“Oh, yeah, I did hear about that. A friend of mine knew her from church. Heard she was crazy as a loon, really mental, that one. Supposedly, she cries a lot during service, but if you ask her what’s wrong, she never says, never admits to anything bothering her. She barely combs her hair, let alone wears makeup, and her clothes are wrinkled all the time. She organizes the Wednesday dinners. My friend said she’s like a Nazi about those, ordering everyone around. Gets mad if you bring a salad instead of a dessert, like really mad, yelling and all. They didn’t care much for her, but, you know, they are glad she was saved,” said Carrie. She sat in a rubble of wooden train tracks, snacking on a baggie of Goldfish crackers. A bit of one stuck to her bottom lip. None of us said anything, but we all watched it bob up and down when she talked.

“She killed her baby?” said Laura, her face contorted in horror. “What on Earth?”

“Shot her in the head,” whispered Carmen over Roger’s head. She gave him a kiss. The large platinum hoops dangling from her ears shook violently back and forth. I admired her bravery for daring to wear them around small children. I wouldn’t. “Fortunately she was asleep, so the last thing she saw was not her mama killing her.” Her voice was syrupy.

“How does anyone do that?” Laura replied.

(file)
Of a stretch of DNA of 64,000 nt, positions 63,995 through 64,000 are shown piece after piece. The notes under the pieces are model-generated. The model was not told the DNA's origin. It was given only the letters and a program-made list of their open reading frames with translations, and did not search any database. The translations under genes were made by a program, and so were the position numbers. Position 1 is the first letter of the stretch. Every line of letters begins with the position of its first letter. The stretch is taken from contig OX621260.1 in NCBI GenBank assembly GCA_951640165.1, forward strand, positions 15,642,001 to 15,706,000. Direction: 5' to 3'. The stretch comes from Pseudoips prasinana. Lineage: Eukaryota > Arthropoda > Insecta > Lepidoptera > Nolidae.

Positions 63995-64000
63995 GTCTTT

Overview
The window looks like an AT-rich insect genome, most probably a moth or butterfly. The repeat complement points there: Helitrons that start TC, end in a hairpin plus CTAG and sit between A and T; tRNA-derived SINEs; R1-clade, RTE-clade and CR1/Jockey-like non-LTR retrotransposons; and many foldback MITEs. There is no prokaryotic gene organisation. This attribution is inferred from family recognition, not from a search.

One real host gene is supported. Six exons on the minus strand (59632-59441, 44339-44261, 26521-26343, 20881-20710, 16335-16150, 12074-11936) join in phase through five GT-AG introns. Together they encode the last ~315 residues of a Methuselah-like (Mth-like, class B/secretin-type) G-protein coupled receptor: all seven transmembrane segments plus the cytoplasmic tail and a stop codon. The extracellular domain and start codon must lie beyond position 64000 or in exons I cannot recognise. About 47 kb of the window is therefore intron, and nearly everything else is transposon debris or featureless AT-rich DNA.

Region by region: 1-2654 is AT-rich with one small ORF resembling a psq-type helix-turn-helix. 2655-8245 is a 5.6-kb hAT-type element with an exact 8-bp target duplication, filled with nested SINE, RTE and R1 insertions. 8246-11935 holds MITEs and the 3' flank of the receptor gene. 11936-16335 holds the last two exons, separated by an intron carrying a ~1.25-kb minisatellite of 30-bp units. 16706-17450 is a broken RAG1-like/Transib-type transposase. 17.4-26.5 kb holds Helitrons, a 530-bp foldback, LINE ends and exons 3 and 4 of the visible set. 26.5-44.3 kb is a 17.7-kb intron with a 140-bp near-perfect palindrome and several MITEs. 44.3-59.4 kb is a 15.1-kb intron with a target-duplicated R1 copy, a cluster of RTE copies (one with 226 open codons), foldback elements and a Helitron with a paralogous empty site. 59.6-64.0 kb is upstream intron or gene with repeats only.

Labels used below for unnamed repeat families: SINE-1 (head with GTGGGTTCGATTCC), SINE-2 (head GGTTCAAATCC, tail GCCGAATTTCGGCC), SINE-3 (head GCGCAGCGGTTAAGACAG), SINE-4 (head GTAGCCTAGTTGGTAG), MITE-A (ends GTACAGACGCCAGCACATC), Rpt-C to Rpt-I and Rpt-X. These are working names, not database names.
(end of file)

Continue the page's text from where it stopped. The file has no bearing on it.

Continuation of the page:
“I don’t know,” said Carmen. “I just don’t know.”

None of us knew Astrid, not really. We somewhat knew of her; it’s a small community. Carmen had some street cred for living three doors down, but she never actually spoke with the woman. She had seen Astrid several times, even waved at her once as she loaded her baby into a maroon SUV. She told us that Astrid’s front yard was perfect; of course, she did have a service. They planted new flowers each season, always color coordinated. A couple of months ago all the beds were full of bellflowers and columbines, with delphiniums around the trees and a cluster of daisies by the mailbox. We fed on details, we inspectors, trying to make sense of it. Carmen noted that Astrid recently lost a lot of weight, and we agreed that was an important fact.

“The weight loss, that is a clear sign of depression,” said Carrie. She rescued Thomas the Train from Shelby’s mouth.

“I wish I lost weight when I was depressed. I eat ice cream,” I joked. Actually, I drink beer out of a chipped juice glass, but ice cream is more PC with the mommies. It is a delicate balance, how much we share.